A couple of days ago, my two sons and I went to see a genetic specialist, who confirmed a diagnosis of Ehlers-Danlos Syndrome. To quote EDS UK, this is “… a genetic connective tissue condition that is a multi-systemic syndrome. Connective tissue covers over 95% of your body so there is little that escapes the symptoms. ” It’s been described as a genetic ‘defect’ or ‘mutation’, and one of the diagnostic signs is that it makes our joints extra flexible, so we can bend them beyond what is considered normal.
In the medical community, we are considered to be somehow defective. The extra flexibility of the joints can lead to early onset osteoarthritis, and the muscles are constantly under greater strain trying to prevent the over-flexible joints from dislocating themselves whilst carrying out normal, everyday activities.
Given the pain and fatigue I frequently feel these days, knowing that there IS a definitive reason for this is, in some ways, a relief, and means that it’s NOT just in my head; I actually DO now have a legitimate explanation for the way my body feels most days!
It’s not an easy thing to go from being fit, healthy and active to every day being punctuated by pain and exhaustion. In my teenage years, I was a good runner. Not the best, but good enough to win a few races and get a medal or two. My 20s involved quite a bit of moving around the UK, getting an education and then a career, aiming to build up a good, secure income and a solid foundation for my future life. The house I currently live in was one of my pet projects when it was bought. I dreamed of transforming it into a beautiful home to have a family in, and then move on up the property ladder.
At that time I was fit enough to dig out the garden for the pond, rewire the whole house (including the channelling out of the brickwork for the wires), put in our own central heating system, and plaster walls. I was highly motivated, and had a strong, hard-working streak running through me, having grown up in a family of similarly strong, hard-working women who had been able to set to and get stuff done, with or without any men around!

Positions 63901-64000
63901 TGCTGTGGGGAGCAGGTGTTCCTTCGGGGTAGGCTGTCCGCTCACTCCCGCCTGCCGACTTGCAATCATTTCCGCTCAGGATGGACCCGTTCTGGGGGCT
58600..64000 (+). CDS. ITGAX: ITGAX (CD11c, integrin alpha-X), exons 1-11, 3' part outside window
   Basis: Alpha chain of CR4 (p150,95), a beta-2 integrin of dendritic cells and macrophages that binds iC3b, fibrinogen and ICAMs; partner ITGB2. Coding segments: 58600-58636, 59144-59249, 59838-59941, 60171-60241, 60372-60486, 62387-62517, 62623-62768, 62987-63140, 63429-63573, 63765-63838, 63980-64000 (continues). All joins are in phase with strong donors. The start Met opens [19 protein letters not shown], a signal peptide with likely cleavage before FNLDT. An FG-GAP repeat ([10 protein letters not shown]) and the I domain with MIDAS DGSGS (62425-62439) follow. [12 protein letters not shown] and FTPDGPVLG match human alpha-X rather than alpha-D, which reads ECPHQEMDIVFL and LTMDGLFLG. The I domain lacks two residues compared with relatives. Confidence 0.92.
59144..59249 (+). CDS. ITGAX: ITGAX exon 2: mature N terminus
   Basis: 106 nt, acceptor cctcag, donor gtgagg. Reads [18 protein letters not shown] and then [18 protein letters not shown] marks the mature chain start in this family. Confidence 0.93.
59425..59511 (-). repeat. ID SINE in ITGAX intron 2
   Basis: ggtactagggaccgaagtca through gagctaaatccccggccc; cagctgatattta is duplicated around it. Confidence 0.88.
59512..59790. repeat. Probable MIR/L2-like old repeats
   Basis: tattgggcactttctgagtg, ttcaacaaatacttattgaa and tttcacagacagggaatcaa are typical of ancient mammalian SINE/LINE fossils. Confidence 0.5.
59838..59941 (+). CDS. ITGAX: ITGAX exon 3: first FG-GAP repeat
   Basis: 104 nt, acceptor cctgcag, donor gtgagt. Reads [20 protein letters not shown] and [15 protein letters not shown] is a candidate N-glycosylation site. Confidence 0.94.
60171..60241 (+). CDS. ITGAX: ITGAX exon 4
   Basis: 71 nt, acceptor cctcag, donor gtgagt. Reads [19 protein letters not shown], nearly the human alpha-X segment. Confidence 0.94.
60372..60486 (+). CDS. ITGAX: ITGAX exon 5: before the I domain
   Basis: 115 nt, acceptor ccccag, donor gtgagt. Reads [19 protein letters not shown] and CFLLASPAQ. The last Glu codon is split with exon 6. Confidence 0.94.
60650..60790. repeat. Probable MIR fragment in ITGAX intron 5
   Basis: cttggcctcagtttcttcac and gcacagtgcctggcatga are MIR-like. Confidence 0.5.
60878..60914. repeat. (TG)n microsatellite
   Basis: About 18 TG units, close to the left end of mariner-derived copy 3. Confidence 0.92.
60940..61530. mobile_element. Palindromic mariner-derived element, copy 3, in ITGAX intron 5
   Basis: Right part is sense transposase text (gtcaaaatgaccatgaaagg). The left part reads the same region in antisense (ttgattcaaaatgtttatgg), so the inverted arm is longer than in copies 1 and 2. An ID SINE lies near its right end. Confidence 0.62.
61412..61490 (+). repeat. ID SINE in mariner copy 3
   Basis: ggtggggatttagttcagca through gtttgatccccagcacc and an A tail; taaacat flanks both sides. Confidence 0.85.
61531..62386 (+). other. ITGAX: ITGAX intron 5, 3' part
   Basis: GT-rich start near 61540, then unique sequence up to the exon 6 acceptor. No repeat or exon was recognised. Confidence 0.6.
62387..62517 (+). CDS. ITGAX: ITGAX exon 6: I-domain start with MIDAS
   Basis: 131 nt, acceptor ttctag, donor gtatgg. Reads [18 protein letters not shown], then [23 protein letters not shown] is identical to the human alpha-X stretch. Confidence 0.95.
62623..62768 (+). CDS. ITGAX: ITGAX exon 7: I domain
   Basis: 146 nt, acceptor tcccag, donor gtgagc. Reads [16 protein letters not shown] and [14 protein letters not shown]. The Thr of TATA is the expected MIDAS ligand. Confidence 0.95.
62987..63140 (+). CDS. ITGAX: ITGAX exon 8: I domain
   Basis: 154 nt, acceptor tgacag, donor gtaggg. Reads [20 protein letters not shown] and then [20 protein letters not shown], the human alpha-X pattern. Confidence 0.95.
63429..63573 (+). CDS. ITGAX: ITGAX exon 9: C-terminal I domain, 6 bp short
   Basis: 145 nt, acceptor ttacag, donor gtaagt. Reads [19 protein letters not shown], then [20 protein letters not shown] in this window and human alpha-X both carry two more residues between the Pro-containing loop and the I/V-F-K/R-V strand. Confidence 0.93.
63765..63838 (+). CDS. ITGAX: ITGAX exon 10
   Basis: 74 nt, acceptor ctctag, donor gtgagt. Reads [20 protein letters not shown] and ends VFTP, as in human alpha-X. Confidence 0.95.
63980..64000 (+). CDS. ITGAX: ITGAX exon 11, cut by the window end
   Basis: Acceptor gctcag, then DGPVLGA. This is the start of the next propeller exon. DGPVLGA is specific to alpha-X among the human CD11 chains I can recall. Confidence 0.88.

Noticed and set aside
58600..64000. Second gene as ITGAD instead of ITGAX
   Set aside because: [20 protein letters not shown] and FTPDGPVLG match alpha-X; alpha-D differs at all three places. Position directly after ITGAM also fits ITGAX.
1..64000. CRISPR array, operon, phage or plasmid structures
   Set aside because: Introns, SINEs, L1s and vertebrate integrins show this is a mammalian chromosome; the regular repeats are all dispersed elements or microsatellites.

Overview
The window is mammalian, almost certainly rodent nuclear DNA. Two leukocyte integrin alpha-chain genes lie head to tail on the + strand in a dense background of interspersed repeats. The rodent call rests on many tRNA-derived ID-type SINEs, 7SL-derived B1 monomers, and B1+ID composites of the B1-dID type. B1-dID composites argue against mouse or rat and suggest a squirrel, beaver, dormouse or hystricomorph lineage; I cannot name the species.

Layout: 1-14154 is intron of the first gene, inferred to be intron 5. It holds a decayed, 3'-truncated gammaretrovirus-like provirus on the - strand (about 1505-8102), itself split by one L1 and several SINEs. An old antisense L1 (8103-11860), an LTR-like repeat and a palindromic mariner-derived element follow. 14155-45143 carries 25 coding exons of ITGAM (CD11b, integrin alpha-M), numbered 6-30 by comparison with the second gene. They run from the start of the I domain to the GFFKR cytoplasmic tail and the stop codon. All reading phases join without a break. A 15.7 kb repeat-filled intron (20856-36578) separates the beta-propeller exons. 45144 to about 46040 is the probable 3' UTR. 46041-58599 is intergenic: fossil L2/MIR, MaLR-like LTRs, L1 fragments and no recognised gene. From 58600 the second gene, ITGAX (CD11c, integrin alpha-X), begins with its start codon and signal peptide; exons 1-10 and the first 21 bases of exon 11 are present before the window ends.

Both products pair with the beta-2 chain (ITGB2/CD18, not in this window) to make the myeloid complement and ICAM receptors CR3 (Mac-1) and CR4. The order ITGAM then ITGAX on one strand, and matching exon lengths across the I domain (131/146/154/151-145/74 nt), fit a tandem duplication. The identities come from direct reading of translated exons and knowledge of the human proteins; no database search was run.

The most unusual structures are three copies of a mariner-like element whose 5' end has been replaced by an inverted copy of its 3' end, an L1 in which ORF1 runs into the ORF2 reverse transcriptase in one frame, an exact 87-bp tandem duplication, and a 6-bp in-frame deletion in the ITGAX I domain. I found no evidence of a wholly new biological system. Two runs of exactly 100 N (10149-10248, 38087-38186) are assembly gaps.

But over the last few years, I started to notice more and more aches and pains and just put them down to getting older. Then some days, even sitting at the computer to work became painful. The joints in my hand ached just from holding the mouse, and my head felt too heavy for my neck, so my neck ached leading to severe migraines, several times a week. Sometimes, the fatigue was so bad, I couldn’t even lie on my side in bed and hold my smartphone so I could carry on reading a document I was working on.
An initial diagnosis of fibromyalgia occurred in May 2011, which made some sense of how I was feeling. But it was still quite a bitter pill to swallow at the time as being told there is no treatment for fibro is not something a busy, self-employed, home-educating, house-renovating single Mum wants to hear! I had been hoping I was just a bit run-down, as I had big plans to build up my business and stabilise my family’s financial future by taking on an extra mortgage and didn’t want my ‘stupid body’ to ruin everything for me!
However, I don’t like to just look on the downside of things, even when it might be hard to see a positive side to a clinical diagnosis of a seemingly incurable, genetic condition! I like to find the humour in a situation where I can, as it lessens the negative impact and effect on my mood, so here’s MY silly take on this latest life ‘challenge’…
People with EDS can do things with their bodies that are considered beyond ‘normal’ for human beings; there’s another name for people like us – Superheroes! Think about it! In comic books, our so-called ‘defect’ would be considered a superpower! Disney Pixar even made a Superhero with powers like ours; Elastigirl from The Incredibles! She’s extra bendy, just like us, and her nemesis was actually called ‘Syndrome’! Maybe Helen Parr has EDS…?!
I don’t want my boys growing up with the belief that there is something ‘wrong’ with their bodies, so I believe we can choose to embrace the body we were born into and see it as ‘special’, instead of ‘defective’! At the very least, my boys have been having fun freaking out their friends at school with the ways they can bend their hands and fingers into positions that would make a grown man wince!
Alex, my 10-year-old, was actually chuffed to be told he has EDS; he said it was cool to have a syndrome because it made him ‘different’! And who knows? Maybe EDS IS a step on the evolutionary path to some humans becoming like the X-Men; “a subspecies of humanity who are born with superhuman abilities”… 😀
We can’t control the kind of life we were born into, nor the kind of body. We can’t control all the things that will happen to us as we journey through life. We CAN control how we choose to see these things though. We can see them as a life sentence, or a gift disguised as a challenge. We can try to see the bigger picture and teach our children to do the same. We can take a spiritual perspective and see it as a life lesson, chosen before we were even born. We can try to find something funny about our life challenges. We can even think of them as ‘cool’!